Ann Coffey

NEWS
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Channel 5 News Special on Missing People

As chair of the All Party Parliamentary Group for Runaway and Missing Children and Adults, I was invited onto Channel 5 news to talk about people who go missing. (watch below)

The APPG recently held it’s Inquiry into safeguarding missing adults who have mental health issues’ you can read here.

Sadly, there are about 126,000 incidents of adults going missing annually. Up to 600 missing people a year are found dead: the most commonly known cause being suicide.  80 per cent of adults who go missing are experiencing mental health problems and up to one third go missing again.

Going missing should be a ‘red flag moment’ which ought to trigger help, we need better initial risk assessment and long term support for people who are at risk of going missing.

Major review into how rape cases are handled

I am delighted that the Government has announced a root and branch review into how the criminal justice system handles rape cases.

This is something I have been campaigning for. There is an ‘explosive cocktail’ of shockingly low charging and conviction rates at a time when record numbers of women – over 40,000 a year – are reporting rape.

The review is long overdue. We must not allow the clocks to be turned back to a situation where rape victims are frightened to speak out because they fear they will not get justice.

It is vital that the review thinks ‘outside the box’ and examines whether the jury system is the best way to deliver justice in rape cases because of the dominance of ‘rape myths’ in society, such as girls who drink or wear short skirts are ‘asking for it’.

This week I also released Freedom on Information figures which show that the number of rape cases charged by the Crown Prosecution Service has plummeted again and is getting worse each year. According to the statistics, there was a 24.6 per cent drop in charging rates from 61.9 per cent in 2013/2014 to 37.3 per cent by September 2018.

These new figures show once again that the justice system is not working for rape victims as fewer and fewer men accused of rape are being charged.

The obvious conclusion is that it appears that because juries are reluctant to find young men guilty of rape that the CPS are scared and reluctant to prosecute and the police are scared and reluctant to refer cases forward to the CPS.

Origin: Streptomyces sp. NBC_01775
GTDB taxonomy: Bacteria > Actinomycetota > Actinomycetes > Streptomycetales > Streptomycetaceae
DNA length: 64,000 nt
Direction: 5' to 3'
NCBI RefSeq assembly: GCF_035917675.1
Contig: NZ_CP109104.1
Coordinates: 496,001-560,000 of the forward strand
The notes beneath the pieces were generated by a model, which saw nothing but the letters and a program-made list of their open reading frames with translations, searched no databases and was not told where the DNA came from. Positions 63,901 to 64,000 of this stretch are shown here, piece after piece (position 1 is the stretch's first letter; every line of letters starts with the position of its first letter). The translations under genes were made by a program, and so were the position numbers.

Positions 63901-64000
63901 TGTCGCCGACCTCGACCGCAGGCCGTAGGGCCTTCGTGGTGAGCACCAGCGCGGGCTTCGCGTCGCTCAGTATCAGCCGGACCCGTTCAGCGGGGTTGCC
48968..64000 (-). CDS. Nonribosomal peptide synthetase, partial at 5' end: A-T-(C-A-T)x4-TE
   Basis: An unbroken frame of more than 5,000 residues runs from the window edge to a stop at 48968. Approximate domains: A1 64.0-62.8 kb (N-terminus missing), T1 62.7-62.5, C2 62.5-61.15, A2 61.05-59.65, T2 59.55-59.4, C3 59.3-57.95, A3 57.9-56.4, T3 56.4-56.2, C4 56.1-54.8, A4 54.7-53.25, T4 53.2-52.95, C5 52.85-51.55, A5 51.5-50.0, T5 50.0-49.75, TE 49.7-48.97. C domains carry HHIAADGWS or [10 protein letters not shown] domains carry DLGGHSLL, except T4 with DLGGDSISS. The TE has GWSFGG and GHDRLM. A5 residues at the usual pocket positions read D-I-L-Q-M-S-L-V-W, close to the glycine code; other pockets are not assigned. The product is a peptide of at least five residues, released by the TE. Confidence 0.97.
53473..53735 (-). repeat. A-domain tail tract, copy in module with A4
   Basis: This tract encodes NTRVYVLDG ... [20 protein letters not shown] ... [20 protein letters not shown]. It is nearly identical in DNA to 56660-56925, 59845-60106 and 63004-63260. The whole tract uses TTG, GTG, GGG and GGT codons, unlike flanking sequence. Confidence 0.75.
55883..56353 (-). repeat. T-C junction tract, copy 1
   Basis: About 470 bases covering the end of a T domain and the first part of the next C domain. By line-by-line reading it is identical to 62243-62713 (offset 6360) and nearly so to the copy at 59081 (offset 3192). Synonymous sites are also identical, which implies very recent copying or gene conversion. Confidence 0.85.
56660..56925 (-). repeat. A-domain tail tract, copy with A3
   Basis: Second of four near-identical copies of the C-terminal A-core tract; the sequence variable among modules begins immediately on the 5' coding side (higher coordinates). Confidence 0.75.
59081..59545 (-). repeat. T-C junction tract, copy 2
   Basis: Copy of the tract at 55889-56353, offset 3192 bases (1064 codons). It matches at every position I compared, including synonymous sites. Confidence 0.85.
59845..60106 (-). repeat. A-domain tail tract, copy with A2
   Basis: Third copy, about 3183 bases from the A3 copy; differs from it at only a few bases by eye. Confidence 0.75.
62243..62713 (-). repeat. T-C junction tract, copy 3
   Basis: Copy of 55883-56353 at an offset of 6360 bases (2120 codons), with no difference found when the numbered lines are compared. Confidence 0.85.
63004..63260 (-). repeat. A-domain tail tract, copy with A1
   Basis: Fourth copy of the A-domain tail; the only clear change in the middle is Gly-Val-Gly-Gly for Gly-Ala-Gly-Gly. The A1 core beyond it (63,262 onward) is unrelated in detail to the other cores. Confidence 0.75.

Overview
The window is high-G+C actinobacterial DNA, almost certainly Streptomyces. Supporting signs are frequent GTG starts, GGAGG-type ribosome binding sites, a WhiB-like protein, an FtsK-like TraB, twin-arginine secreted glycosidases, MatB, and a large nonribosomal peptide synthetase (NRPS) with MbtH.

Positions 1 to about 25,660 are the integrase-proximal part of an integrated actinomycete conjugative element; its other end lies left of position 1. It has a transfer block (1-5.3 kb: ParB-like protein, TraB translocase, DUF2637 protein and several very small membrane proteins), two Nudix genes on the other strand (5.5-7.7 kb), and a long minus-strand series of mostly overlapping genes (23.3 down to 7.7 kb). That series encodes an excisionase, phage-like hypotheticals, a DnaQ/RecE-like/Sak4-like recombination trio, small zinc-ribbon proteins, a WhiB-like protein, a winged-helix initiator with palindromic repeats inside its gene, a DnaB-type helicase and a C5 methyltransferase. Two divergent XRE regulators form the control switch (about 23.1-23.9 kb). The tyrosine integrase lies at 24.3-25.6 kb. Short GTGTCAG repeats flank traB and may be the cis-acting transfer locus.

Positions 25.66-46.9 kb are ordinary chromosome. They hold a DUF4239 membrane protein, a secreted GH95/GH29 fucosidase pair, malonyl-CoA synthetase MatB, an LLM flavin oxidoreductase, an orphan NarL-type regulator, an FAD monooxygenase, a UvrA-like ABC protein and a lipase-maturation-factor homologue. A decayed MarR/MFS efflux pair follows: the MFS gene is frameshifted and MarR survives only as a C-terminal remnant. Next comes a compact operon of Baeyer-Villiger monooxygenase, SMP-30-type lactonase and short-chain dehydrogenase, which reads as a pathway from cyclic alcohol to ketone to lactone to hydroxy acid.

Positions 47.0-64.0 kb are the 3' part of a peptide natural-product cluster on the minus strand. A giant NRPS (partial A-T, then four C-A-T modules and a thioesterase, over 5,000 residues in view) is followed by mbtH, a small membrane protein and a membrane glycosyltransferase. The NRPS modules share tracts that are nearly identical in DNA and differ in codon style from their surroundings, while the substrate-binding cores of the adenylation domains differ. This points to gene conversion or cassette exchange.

The loser is the rape victim. They feel they have been denied access to justice.

 

See more in the Guardian here – https://www.theguardian.com/society/2019/mar/06/prosecution-rate-in-england-and-wales-falls-to-five-year-low?fbclid=IwAR2v_Q4oyTtay5NeUe0WNd5ZjYNJA6DKl833xkeF5Rl9xEAiHrsreBkg0zs

Stockport Express February 2019

27th February 2019

It was a privilege and an honour to have been elected as your MP in 1992. Over the years I have met many of you first as children on visits to schools and then as parents yourselves.

Thank you so much for your letters of support following my announcement that after 41 years I was resigning from the Labour Party. I am sorry for the distress I have caused colleagues in the local party. This was not a decision I took lightly.

My values have not changed and I and the excellent and committed people who work for me will continue to help and support you with your problems.

And I will continue to represent you in the same way I have done for the last 27 years as an MP and before that as a local councillor.

You voted to remain in Europe in the referendum recognising the value of us being part of a single market. I have voted in parliament for those options that could deliver the best possible economic deal for us. I will continue to do so. Remaining in the EU would have given us the best deal. We rely on a sound economy to fund our public services. We need jobs, housing, first class health provision and investment in our children’s education.

From a recent survey of constituents  it was clear that young people see their future in Europe and are upset that what was on offer to older generations is no longer there for them. Their view of the world is unlimited by national boundaries. This is the impact of the world wide web.

Brexit will change Britain in a way we cannot imagine for future generations. When I have visited schools I have been very impressed by the knowledge, skills and enthusiasm of our children. They are a credit to their teachers and parents. They will be our asset in the Britain to come .